Introduction

According to Ackerman’s large series of malignant melanomas in Caucasians, approximately 80% of the cases arose de novo, while only about 20% of the cases, most of which were located on the trunk and proximal extremities, developed in association with pre-existing melanocytic nevi [1, 2]. Although all melanoma subtypes may be associated with nevi, lentigo malignant melanomas (LMMs) and acral lentiginous melanomas (ALMs) are less likely to arise from nevi than are superficial spreading melanomas (SSMs) and nodular melanomas (NMs) [2]. In Asia, more than fifty percent of melanomas have been reported to be ALMs, while melanomas on sun-exposed areas appeared less frequently in Asians than in Caucasians [2, 3]. Relatedly, ultraviolet radiation does not appear to be associated with melanomas in black and Asian populations [4].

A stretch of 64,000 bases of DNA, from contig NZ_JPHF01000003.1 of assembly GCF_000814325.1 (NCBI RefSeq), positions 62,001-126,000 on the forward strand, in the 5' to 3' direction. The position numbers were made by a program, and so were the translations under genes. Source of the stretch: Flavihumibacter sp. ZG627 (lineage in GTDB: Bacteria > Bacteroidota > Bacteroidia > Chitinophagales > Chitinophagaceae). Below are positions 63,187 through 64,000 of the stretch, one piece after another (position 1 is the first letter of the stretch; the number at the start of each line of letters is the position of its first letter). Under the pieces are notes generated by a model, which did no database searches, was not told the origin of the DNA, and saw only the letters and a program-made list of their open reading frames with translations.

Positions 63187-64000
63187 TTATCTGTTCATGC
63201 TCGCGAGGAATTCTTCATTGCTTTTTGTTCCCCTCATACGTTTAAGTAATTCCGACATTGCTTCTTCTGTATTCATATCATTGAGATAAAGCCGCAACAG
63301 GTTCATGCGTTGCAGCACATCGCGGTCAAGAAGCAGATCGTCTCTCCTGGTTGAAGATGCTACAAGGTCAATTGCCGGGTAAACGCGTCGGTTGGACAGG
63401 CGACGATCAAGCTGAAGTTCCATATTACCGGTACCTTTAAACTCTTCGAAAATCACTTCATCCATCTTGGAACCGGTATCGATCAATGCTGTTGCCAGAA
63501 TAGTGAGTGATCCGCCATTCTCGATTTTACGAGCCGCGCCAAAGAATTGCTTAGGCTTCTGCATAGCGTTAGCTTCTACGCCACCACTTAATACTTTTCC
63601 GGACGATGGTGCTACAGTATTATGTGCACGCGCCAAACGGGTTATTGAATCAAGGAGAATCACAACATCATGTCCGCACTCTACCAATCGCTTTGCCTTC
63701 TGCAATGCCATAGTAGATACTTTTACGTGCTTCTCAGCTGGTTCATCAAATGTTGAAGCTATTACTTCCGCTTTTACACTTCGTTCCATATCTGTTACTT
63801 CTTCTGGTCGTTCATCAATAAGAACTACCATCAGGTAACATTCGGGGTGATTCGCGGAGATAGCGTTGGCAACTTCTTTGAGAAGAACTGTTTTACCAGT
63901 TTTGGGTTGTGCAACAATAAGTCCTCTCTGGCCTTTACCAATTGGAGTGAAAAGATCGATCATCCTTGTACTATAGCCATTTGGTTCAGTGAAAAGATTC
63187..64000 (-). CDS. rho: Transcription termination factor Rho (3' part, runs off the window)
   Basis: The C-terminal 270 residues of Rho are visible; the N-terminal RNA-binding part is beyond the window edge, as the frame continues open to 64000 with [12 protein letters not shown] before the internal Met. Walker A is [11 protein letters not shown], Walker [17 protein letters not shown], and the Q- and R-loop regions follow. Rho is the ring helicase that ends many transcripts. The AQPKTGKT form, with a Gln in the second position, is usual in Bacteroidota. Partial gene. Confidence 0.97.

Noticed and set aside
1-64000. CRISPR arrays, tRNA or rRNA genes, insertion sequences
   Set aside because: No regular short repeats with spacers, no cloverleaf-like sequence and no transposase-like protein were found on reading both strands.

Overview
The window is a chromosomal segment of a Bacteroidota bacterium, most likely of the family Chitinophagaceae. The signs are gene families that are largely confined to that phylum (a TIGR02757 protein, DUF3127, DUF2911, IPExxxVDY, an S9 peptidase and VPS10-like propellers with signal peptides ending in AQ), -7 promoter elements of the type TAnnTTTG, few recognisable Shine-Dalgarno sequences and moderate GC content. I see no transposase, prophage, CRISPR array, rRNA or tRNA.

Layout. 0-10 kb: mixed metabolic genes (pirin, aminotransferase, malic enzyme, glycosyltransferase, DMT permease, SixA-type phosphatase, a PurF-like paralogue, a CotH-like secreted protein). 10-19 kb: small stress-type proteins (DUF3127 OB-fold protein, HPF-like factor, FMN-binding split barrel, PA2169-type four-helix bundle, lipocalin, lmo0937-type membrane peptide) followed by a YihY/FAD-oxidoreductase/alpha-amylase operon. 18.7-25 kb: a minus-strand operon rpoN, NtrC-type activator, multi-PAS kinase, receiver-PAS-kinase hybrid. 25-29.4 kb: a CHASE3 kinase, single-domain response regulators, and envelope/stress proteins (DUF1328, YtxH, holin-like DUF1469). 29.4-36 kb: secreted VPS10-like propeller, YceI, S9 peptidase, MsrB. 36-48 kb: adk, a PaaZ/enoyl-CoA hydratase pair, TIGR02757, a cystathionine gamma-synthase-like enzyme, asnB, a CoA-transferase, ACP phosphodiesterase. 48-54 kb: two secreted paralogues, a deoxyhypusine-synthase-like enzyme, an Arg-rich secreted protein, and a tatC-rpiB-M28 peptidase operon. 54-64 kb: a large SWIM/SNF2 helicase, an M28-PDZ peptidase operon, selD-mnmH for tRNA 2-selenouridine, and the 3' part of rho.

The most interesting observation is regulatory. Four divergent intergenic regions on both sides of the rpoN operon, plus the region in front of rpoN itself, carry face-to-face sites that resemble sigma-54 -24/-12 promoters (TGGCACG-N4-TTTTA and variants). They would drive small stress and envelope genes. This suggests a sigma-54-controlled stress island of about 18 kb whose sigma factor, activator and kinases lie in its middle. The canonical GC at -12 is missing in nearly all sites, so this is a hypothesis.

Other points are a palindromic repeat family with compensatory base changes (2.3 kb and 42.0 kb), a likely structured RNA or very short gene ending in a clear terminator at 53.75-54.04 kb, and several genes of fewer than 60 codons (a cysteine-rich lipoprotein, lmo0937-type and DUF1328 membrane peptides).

Statistical data regarding melanomas associated with melanocytic nevi in Asia appears to be limited, although we did discover such information with regard to populations in the West [2]. To our knowledge, no studies of Asian populations have included a comparison of de novo and nevus-associated melanomas during a given time period [2]. Meanwhile, ALMs, which are rarely associated with melanocytic nevi, account for more than half of all melanomas in Asians [2]. Therefore, we conducted this study in order to determine whether any differences exist between Asians and Caucasians in the frequency of de novo and nevus-associated melanomas and to determine the proportion of nevus-associated ALMs at our own hospital. In addition, the associations between nevi and overall survival (OS), distant metastasis-free survival (DMFS), and recurrence-free survival (RFS), as well as various factors that have been found to affect survival, have rarely been discussed in the existing literature [58]. In this study, therefore, we correlated the presence of nevi with clinicopathological variables and prognosis in order to further explore the associations of melanocytic nevi in a large cohort of melanoma patients in Asia.